Feeling fish drunk

Last week we talked about what a great smallmouth fishery Lake Erie is, and how it appears to be extending into the future. All that was true at the time but I might have spoken too soon. I’m over on Lake Ontario, and it might be even better. I’m catching smallies to the point where I feel fish drunk. It’s unbelievable.

I can remember way back when to a time when a 15- to 17-pound bag was considered big. You could win with weights like that. Not anymore. It’ll take someone pushing 25 pounds to be competitive now. (True, you might get a check with less, but you probably won’t win.)

There are a couple of reasons for that in my opinion. First, there are more fish and they’re bigger. The environmental programs that have been put in place throughout the Great Lakes have made a huge difference. Modern day fish live in a better neighborhood with cleaner water. Don’t kid yourself. That makes a difference.

And the smallmouth eat better, too. The goby population has exploded. They’re easy prey for brown bass, and apparently quite nutritious. At least it looks like it from this end of things.

Secondly, we fish more efficiently. New depthfinders with side imaging have made a world of difference in our ability to fish deep. Most of my fish over the past few days have been caught in the 22- to 32-foot range. That’s pretty deep if you stop to think about it.

We can find spots now that we didn’t know existed just a few years ago. At the same time we can mark them and drop a bait right on top of them days, months or even years later. That’s huge.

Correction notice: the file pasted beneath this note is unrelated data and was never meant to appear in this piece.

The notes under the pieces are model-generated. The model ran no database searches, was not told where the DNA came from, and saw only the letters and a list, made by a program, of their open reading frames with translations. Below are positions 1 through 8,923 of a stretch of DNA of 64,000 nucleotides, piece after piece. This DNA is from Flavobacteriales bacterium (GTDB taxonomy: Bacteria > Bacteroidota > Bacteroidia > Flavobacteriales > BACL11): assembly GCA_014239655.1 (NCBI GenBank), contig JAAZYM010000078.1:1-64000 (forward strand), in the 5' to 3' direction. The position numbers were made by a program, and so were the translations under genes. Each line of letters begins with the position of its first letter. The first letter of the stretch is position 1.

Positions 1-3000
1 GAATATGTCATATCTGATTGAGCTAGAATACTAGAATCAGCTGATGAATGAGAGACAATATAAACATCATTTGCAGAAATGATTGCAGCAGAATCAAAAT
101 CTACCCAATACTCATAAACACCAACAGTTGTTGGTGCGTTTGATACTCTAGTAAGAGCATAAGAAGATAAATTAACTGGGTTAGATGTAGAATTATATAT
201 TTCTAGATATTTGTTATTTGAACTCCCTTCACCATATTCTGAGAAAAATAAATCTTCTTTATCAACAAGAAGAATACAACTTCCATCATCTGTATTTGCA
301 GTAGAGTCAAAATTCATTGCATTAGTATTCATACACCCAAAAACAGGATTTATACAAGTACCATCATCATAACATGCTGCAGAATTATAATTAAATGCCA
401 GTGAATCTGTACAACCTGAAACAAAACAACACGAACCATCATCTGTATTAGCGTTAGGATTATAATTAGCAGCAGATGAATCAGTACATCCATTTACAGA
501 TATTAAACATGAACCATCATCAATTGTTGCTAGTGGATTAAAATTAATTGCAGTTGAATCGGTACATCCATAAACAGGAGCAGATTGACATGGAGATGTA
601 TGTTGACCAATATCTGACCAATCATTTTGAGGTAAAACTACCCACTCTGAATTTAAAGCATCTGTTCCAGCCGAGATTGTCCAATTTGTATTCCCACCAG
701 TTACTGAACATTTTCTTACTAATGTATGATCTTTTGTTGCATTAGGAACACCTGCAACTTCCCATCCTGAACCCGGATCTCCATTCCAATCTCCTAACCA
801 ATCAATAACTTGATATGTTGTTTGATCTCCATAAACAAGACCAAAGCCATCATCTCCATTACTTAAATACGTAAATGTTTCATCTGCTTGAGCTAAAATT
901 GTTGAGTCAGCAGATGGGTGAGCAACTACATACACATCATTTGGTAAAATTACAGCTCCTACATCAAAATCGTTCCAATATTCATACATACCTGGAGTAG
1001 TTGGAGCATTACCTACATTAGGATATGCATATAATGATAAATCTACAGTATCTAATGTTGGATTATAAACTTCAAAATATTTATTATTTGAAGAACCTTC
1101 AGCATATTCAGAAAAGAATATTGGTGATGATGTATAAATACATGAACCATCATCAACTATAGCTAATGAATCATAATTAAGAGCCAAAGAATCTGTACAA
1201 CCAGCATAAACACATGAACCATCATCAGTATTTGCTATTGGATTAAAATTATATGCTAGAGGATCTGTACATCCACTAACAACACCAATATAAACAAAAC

Modern tackle has made a big difference, too. Our tackle, especially our line, just wasn’t good enough to feel a bite at 30 feet, set the hook, and fight a bass all the way to the surface.

My purpose in writing about all this is to encourage recreational anglers to consider a trip to the Great Lakes. There’s nowhere else on the planet where you can catch the size and the numbers of smallmouth bass.

One thing you should keep in mind, however, is that the fish are somewhat different in the two lakes. On Erie there are fewer small bass. They exist but not in numbers that will cause you trouble.

That’s not true on Ontario. If you fish the wrong spot on Ontario, you can catch a boatload of little bass — some of them less than a pound. If you hit a school like that, you’ll have to move if you want to catch the bigger ones. I have no idea why that is, but it’s something you should keep in mind when you schedule your trip, as I hope you will do.

Go get ‘em!

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